The Sinn Féin leader has said Senator Elisha McCallion and two officials in Northern Ireland have resigned after revelations that three party offices incorrectly received payments from a Covid-19 grant scheme.

Mary Lou McDonald said she accepted the resignations of the three individuals responsible for the accounts and for not returning the money.

The others who have resigned are the Chair of Upper Bann Comhairle Ceantair and a party official in West Tyrone.

"The failure to immediately return grants erroneously paid into Sinn Féin accounts is a most serious situation," Ms McDonald said.

"As party leader I wish to acknowledge and apologise for these failures."

In a statement, Ms McCallion apologised and said she had not applied for the grant and did not receive any correspondence about it from the Department of the Economy.

"I fully accept that as a named signature on the account that I should have taken steps to verify this situation, before it was brought to my attention on Monday," she said.

"The money was repaid in full on Tuesday.

"I apologise unreservedly for the poor judgement I showed in relation to this and therefore, last night I spoke to the party leader and tendered my resignation as a member of Seanad Éireann with immediate effect."

The resignation of Ms McCallion will lead to a Seanad by-election.

The seat is unlikely to be held by Sinn Féin as the electorate is made up of Oireachtas members.

It will be the second looming by-election as one must also be held for the seat vacated by former Fine Gael Senator Michael D'Arcy.

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Ms McCallion had been the MP for Foyle from June 2017 to December 2019, when she lost the seat to SDLP leader Colum Eastwood.

In a statement, Ms McDonald said the party leadership had established that three party offices incorrectly received lodgements of £10,000 under the Small Business Grant scheme established by the UK Department of Economy in March 2020.

The grants were not applied for, but were automatically paid to businesses that paid annual rates of up to £15,000 by direct debit.

"Payments were made into constituency accounts in West Tyrone and Lurgan and into Elisha McCallion's account in respect of her former Westminster office," Ms McDonald said.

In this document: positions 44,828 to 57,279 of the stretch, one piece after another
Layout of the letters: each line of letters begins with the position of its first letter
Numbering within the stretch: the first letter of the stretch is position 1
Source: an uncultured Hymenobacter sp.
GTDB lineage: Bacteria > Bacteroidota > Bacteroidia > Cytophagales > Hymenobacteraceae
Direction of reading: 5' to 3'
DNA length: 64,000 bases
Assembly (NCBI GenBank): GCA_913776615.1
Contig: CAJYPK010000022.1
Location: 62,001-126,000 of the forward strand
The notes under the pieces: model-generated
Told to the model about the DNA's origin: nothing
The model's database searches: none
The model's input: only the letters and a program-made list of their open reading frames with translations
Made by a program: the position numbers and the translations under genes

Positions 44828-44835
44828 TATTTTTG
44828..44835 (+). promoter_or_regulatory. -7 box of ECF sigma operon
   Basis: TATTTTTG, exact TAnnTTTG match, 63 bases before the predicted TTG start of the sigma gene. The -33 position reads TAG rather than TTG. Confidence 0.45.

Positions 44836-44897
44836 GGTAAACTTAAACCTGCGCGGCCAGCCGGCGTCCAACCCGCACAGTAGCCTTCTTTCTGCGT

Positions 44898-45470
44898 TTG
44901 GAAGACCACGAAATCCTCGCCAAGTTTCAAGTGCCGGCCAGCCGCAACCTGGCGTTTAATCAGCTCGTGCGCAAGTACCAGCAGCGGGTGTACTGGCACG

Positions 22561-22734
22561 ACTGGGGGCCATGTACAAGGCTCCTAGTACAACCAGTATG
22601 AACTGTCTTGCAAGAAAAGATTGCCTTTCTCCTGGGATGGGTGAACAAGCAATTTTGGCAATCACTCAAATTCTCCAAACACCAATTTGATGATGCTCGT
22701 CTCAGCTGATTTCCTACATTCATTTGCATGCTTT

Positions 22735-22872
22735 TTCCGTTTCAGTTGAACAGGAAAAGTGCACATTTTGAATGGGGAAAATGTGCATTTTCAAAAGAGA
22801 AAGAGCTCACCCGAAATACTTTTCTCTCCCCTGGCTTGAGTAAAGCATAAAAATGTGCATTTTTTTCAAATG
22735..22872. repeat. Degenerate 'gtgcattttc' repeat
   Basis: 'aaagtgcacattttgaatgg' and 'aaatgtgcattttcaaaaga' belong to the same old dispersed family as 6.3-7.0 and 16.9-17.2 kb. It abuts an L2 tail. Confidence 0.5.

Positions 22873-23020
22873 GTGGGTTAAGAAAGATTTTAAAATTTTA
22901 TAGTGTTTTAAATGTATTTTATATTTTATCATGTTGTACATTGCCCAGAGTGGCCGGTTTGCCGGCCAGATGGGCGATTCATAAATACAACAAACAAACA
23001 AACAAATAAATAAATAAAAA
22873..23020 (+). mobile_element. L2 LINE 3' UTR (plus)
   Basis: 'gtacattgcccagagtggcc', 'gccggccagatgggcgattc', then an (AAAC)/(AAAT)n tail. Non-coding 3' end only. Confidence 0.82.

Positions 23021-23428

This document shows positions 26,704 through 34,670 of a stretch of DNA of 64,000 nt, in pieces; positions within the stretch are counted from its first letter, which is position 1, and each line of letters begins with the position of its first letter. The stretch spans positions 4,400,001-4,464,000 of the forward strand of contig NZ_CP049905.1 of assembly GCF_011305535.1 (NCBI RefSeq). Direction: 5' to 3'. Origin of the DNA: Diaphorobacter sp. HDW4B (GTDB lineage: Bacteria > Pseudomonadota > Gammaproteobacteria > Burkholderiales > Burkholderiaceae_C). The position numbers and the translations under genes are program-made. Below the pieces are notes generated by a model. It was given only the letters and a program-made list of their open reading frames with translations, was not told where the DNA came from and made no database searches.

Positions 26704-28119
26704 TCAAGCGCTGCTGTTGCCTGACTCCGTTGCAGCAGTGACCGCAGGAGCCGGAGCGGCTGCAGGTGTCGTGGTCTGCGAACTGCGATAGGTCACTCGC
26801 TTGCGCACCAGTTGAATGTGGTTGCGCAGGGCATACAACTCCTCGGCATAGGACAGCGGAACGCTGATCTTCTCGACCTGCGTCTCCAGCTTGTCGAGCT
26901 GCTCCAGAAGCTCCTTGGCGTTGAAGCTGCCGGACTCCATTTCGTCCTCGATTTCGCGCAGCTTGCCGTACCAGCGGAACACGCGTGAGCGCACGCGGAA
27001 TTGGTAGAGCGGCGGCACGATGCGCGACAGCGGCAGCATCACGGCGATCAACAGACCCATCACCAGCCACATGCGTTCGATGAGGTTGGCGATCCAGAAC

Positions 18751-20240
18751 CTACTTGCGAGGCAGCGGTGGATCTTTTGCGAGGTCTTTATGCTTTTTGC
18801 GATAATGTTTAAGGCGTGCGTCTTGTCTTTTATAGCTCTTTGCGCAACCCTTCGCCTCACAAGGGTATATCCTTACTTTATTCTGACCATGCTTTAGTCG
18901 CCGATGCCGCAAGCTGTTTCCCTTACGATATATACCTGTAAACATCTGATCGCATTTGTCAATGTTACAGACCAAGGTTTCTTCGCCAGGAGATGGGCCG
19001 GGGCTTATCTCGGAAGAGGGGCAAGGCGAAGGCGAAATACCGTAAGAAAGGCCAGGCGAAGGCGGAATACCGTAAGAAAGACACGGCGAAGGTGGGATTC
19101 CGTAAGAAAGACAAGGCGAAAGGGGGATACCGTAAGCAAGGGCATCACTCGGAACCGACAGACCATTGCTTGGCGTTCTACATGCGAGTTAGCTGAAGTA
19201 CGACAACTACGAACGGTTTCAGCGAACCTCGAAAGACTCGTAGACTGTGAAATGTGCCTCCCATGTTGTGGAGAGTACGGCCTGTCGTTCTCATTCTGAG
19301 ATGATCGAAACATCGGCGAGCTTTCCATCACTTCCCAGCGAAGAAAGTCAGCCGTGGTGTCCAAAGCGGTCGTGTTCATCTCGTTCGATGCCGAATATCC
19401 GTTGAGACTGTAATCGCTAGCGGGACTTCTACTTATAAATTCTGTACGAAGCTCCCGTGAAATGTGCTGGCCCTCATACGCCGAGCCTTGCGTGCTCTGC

"In each case the grant money has been returned in full, repayments were made on Monday and Tuesday of this week.

"These monies should have been returned immediately as no political offices qualified for this grant. The fact that this did not happen is unacceptable.

"The party has established in each case where responsibility lay for the administration of the accounts in question and for the reimbursement of these monies.

"The Sinn Féin Ard Chomhairle met last night and censured all those involved.

"Last night, I accepted the resignation of Senator Elisha McCallion. She accepts full responsibility for the failure to return the grant immediately.

"The party also accepted the resignation of the party official in West Tyrone who had responsibility for the administration of the account and failed to promptly return the grant money despite being requested to do so by Maolíosa McHugh MLA.

"The Cathaoirleach (chairperson) of the Upper Bann Comhairle Ceantair (Constituency Organisation) has also tendered his resignation in recognition of their failure to return the grant payment in a timely fashion.

"The Small Business Grant scheme was established to support struggling businesses in times of extraordinary hardship.

"The failure to immediately return grants erroneously paid into Sinn Féin accounts is a most serious situation."

Not returning funds was 'wrong' - O'Neill

Speaking at a media briefing today, Deputy First Minister and Sinn Féin leader in Northern Ireland Michelle O'Neill said the decision not to return the Covid-19 relief funds was "wrong" and that it should not have happened.

"We have been very clear in saying it was totally unacceptable," Ms O'Neill added.

First Minister Arlene Foster said no DUP member received the grant, adding the party made sure that none of the party offices received the grant.

"If a landlord received money that it shouldn't have, then it should be returned, and if it hasn't the Department of Finance should pursue that money," Mrs Foster added.

She said the scheme was designed that it would not benefit politicians.

"It has to be paid back because it is public money," Mrs Foster added.

"It was put in place to help businesses that were struggling at that time, so there is no way politicians or landlords should have been in receipt of that money.

"They have a moral and legal duty to pay that money back." 

Additional reporting Sandra Hurley